LFF review: David Lynch – The Art Life

David Lynch – The Art Life (dirs. Jon Nguyen, Rick Barnes, and Olivia Neergaard-Holm, 2016) ★★★★


Before David Lynch was a filmmaker, he was a struggling painter, whose lifeblood was to “drink coffee, smoke cigarettes, and paint.” That’s what he dubbed “the art life,” and what an image – as featured in the many contemporary photos seen in this new documentary – it is, the bequiffed 20-something Lynch sitting back in his Philadelphia studio, composing transgressive abstract artwork. Bookmarked by footage of Lynch working on his latest paintings in his Hollywood Hills penthouse, the wonderful new documentary David Lynch: The Art Life showcases the artistic developments of one of America’s most singular directors.

The review continues at The Film Stage

LFF review: Mifune – The Last Samurai

Mifune: The Last Samurai (dir. Steven Okazaki, 2016) ★★★


This well-assembled documentary on the life of actor Toshirô Mifune, the long-time Akira Kurosawa collaborator, should be a worthy introduction to one of Japanese cinema’s greatest icons, if a little light on more revelatory findings. With a softly-spoken narration by Keanu Reeves and talking heads from the likes of Martin Scorsese and Steven Spielberg, as well as the sons of both Mifune and Kurosawa, Mifune offers a personal and professional tribute to an actor who reinvented the hero for a post-World War II age.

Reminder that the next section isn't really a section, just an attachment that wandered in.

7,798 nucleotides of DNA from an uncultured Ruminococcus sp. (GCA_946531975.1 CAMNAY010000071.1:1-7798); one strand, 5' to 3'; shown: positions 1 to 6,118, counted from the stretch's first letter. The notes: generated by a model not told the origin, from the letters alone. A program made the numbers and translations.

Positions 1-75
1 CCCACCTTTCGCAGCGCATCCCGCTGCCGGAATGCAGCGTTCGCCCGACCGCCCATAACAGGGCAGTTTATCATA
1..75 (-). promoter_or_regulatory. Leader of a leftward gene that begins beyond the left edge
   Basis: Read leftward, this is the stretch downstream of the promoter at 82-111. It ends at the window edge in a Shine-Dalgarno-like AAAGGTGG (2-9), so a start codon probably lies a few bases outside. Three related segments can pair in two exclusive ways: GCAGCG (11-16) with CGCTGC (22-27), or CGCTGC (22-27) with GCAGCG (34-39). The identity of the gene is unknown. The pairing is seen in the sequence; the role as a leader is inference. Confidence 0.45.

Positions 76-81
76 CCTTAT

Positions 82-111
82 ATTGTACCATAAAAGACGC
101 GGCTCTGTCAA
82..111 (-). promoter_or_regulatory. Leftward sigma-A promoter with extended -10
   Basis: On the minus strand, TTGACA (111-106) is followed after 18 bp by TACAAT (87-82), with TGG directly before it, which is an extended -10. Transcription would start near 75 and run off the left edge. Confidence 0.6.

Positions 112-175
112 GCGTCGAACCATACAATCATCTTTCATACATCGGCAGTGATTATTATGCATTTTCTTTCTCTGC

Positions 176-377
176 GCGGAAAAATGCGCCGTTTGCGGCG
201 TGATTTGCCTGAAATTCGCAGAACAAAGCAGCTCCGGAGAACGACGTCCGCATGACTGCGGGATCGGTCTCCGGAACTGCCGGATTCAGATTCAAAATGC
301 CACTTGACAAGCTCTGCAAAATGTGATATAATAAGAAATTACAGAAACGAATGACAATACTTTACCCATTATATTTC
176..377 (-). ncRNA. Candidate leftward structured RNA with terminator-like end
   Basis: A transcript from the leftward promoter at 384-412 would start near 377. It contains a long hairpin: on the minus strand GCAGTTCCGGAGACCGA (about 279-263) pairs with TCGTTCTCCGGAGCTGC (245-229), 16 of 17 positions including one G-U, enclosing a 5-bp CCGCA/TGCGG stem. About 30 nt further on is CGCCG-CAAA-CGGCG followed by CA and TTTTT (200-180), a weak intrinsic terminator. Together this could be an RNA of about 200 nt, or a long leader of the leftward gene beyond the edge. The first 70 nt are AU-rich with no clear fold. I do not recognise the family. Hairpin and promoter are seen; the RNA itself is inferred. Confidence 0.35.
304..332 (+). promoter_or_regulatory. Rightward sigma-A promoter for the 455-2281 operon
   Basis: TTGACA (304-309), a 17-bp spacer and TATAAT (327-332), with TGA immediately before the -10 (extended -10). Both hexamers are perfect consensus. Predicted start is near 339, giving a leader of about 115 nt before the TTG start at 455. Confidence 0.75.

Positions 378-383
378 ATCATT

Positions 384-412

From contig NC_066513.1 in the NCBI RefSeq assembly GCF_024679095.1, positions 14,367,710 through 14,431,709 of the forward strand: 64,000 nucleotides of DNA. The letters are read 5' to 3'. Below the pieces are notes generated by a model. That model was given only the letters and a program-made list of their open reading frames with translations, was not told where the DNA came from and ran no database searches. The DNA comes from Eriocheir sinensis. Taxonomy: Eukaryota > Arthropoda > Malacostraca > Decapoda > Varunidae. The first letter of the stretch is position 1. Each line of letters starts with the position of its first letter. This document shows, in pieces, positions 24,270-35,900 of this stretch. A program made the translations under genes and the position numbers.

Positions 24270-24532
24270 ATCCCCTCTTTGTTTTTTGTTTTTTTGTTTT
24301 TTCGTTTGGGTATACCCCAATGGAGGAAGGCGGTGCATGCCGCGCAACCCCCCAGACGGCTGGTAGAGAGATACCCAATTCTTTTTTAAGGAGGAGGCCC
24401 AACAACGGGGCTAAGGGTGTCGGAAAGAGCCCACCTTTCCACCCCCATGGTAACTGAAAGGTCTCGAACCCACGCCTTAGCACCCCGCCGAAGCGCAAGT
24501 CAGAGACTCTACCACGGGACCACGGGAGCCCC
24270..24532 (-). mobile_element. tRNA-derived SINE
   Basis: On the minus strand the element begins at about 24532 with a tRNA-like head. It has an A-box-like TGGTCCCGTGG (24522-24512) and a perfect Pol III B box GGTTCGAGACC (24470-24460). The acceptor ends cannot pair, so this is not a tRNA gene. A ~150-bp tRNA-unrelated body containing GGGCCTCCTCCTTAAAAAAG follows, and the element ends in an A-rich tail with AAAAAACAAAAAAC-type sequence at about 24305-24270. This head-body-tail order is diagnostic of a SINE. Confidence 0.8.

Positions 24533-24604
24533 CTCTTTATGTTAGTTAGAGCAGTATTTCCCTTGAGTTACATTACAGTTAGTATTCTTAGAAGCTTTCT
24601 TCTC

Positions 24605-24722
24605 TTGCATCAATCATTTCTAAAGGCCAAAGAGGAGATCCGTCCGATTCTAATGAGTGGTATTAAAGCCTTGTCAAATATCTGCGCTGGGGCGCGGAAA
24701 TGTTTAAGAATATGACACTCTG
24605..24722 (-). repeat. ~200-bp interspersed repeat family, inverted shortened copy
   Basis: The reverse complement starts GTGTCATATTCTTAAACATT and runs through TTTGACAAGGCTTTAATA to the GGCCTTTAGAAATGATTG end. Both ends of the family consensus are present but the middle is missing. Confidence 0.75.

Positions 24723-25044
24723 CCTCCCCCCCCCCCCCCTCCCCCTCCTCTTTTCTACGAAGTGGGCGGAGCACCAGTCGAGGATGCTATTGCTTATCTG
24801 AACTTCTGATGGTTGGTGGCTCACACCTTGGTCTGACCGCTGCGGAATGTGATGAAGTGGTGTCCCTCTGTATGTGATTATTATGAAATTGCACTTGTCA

For more of this review, go to The Film Stage

#Cannes review: Spartacus & Cassandra

Spartacus & Cassandra (dir. Ioanis Nuguet, 2014) 

Spartacus & Cassandra

A real gem hidden deep in the Cannes’ ACID sidebar, Spartacus & Cassandra follows two Roma children in France coming to terms with the fact that their parents – and their living situation – may not have their best interests at heart. At four years old Spartacus was begging on the streets. At five he started school. At seven he moved from Romania to France. At eight, he was stealing car radios, and at ten he was escaping from a hostel for disadvantaged kids. At the age of thirteen, when we meet the young energetic scamp for the first time, French authorities are deciding whether to put him and his sister Cassandra into care, away from his friends and family but perhaps to a brighter future.